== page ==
Nick Wilson & Matt Boyd
Summary / TLDR:
- Island nations may have potential long-term survival value for humanity in global catastrophes eg, during a “nuclear winter” or “volcanic winter”.
- We studied a major historical eruption (Mt Tambora in 1815), and found that the “volcanic winter” impacts were less in the islands than on the continents (for latitudinally equivalent comparisons).
- Out of the 31 islands studied, the smallest temperature drops were seen for islands in the Southern Hemisphere, the Indian Ocean, and in the tropics and subtropics of the Southern Hemisphere.
- Island nations could work to enhance their resilience to sunlight-blocking catastrophes to help ensure humanity can survive such events.
Our Study of the 1815 Mt Tambora eruption
Catastrophes such as nuclear war and large magnitude volcanic eruptions could fill the stratosphere with sun-blocking material such as soot or sulphur dioxide. Island nations may have potential long-term survival value for humanity in such sun-blocking catastrophes. We aimed to explore this further by studying the impact on islands after the largest historically observed volcanic eruption: that of Mt Tambora in Indonesia in 1815.
In conjunction with colleagues from Switzerland and the UK, our just published study1 involved 31 large, populated islands for which we conducted literature searches for relevant historical and palaeoclimate studies. We also analysed results from a reconstruction (EKF400v2), which uses atmospheric-only general circulation model simulations with assimilated observational and proxy data.
How did islands fare in the “volcanic winter” after the eruption?
From the literature review, there was widespread evidence for weather/climate anomalies in the years 1815-1817 for these islands (29/29 for those with data; Figure 1, below). But missing data was an issue for other dimensions such as impaired food production (seen in 8 islands out of only 12 with data). Data on food insecurity or famines was also largely missing, but for the 12 islands with data, four definitely experienced such problems. These were all in the North Atlantic region ie, Great Britain, Ireland, Iceland and Newfoundland. In three of these there was also evidence of food riots or demonstrations (ie, all except Iceland). In Ireland there was also evidence of increased death rates from famine and/or famine-related disease.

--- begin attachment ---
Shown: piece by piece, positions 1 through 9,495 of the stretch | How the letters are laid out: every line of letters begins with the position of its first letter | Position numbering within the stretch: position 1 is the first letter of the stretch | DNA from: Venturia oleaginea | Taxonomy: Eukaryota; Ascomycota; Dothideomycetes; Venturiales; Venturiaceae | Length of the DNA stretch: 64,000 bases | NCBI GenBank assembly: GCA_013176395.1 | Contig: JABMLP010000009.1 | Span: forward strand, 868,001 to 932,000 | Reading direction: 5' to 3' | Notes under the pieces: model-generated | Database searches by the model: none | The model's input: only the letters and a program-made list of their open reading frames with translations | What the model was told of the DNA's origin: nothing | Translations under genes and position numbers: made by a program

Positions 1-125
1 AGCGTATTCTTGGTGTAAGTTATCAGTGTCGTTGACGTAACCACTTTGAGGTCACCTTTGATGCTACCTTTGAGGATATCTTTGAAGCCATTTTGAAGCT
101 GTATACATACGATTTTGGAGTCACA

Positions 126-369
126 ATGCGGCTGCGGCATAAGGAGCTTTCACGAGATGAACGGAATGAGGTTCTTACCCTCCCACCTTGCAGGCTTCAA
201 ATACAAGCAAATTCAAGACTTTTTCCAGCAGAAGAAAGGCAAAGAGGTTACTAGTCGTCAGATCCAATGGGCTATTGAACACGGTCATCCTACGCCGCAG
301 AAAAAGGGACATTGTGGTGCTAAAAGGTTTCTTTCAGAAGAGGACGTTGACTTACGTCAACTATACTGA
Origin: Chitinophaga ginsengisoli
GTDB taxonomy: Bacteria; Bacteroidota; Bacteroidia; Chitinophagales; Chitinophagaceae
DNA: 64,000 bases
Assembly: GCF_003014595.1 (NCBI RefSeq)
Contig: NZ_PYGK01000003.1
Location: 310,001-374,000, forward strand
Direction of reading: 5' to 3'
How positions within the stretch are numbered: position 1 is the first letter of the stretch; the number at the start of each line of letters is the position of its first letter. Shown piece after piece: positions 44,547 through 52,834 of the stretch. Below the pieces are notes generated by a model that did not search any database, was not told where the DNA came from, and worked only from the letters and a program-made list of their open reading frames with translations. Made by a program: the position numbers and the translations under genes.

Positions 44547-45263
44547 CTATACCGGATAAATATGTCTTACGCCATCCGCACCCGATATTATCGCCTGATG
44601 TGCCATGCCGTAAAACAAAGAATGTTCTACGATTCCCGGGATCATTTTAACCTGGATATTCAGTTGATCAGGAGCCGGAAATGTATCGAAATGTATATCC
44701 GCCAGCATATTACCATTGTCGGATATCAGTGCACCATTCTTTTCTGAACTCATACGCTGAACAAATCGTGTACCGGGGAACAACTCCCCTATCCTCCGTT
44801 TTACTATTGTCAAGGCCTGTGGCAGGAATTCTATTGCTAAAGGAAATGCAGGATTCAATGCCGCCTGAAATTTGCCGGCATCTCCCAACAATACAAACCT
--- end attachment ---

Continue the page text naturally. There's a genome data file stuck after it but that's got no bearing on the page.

Based on the EKF400v2 reconstruction for temperature anomalies (compared to the relatively “non-volcanic” reference period of 1779 to 1808), the islands had lower temperature anomalies in the 1815-1818 period than latitudinally equivalent continental sites (at 100 km and 1000 km inland). This was statistically significant for the great majority of the comparisons for group analyses by hemisphere, oceans, and temperate/tropical zone.
When considering just the islands, all but four showed statistically anomalous temperature reductions in the 1816-1817 period (for most p<0.00001; with Figure 2 (below) showing the pattern for 1816). In the peak impact year of 1816, the lowest anomalies were seen for islands in the Southern Hemisphere (p<0.0001), the Indian Ocean (p<0.0001), and in the tropics and subtropics of the Southern Hemisphere (p=0.0057). The latter included the islands of: Australia [a continental island], Java, Madagascar, Marajó (Brazil), New Britain (part of Papua New Guinea [PNG]), New Guinea (PNG) and Timor.
Relevance to island refuges – for humanity to survive catastrophes
We might draw some provisional conclusions relevant to the concept of island refuges for humanity from this study. The findings do point to the likely benefits of island refuges in the Southern Hemisphere, the Indian Ocean and the tropics and subtropics of the Southern Hemisphere. Such islands may have features that advantage them in some catastrophes and could be considered for resilience building measures with the aim of ensuring humanity’s survival, especially in case much larger eruptions or nuclear war eventuate.
But other considerations for targeting resilience investments include the following:
- The findings of simulation studies of the global climate impacts of nuclear war – which also favours Southern Hemisphere islands, including Aotearoa NZ (as we have studied here 2).
- The risk of islands being directly attacked in a nuclear war (eg, those in military alliances with nuclear weapon states such as Australia, Iceland and Japan).
- Capacity of islands to survive extreme pandemics (as we have studied here 3)
- And the islands having the socio-economic and technological characteristics to potentially be a “node of persisting complexity” 4 from which more technologically advanced societies could be re-built.
Ideally a number of island nations could build up their resiliency to best survive such catastrophes, perhaps with initial focus on energy, food, transport and communications resilience. Well-placed islands might be provided with support to do so by the international community. But failing such international support – individual nations such as Australia and New Zealand should give consideration to doing this – for both themselves and the future of humanity.
1. Wilson N, Valler V, Cassidy M, Boyd M, Mani L, Brönnimann S. Impact of the Tambora Volcanic Eruption of 1815 on Islands and Relevance to Future Sunlight-Blocking Catastrophesdair. Sci Rep. 2023;13:3649.
2. Boyd M, Wilson N. Island refuges for surviving nuclear winter and other abrupt sunlight-reducing catastrophes. Risk Analysis. 2022.
3. Boyd M, Wilson N. Optimizing island refuges against global catastrophic and existential biological threats: Priorities and preparations. Risk Analysis. 2021;41(12):2266-85.
4. King N, Jones A. An Analysis of the Potential for the Formation of ‘Nodes of Persisting Complexity’. Sustainability. 2021;13(15):8161.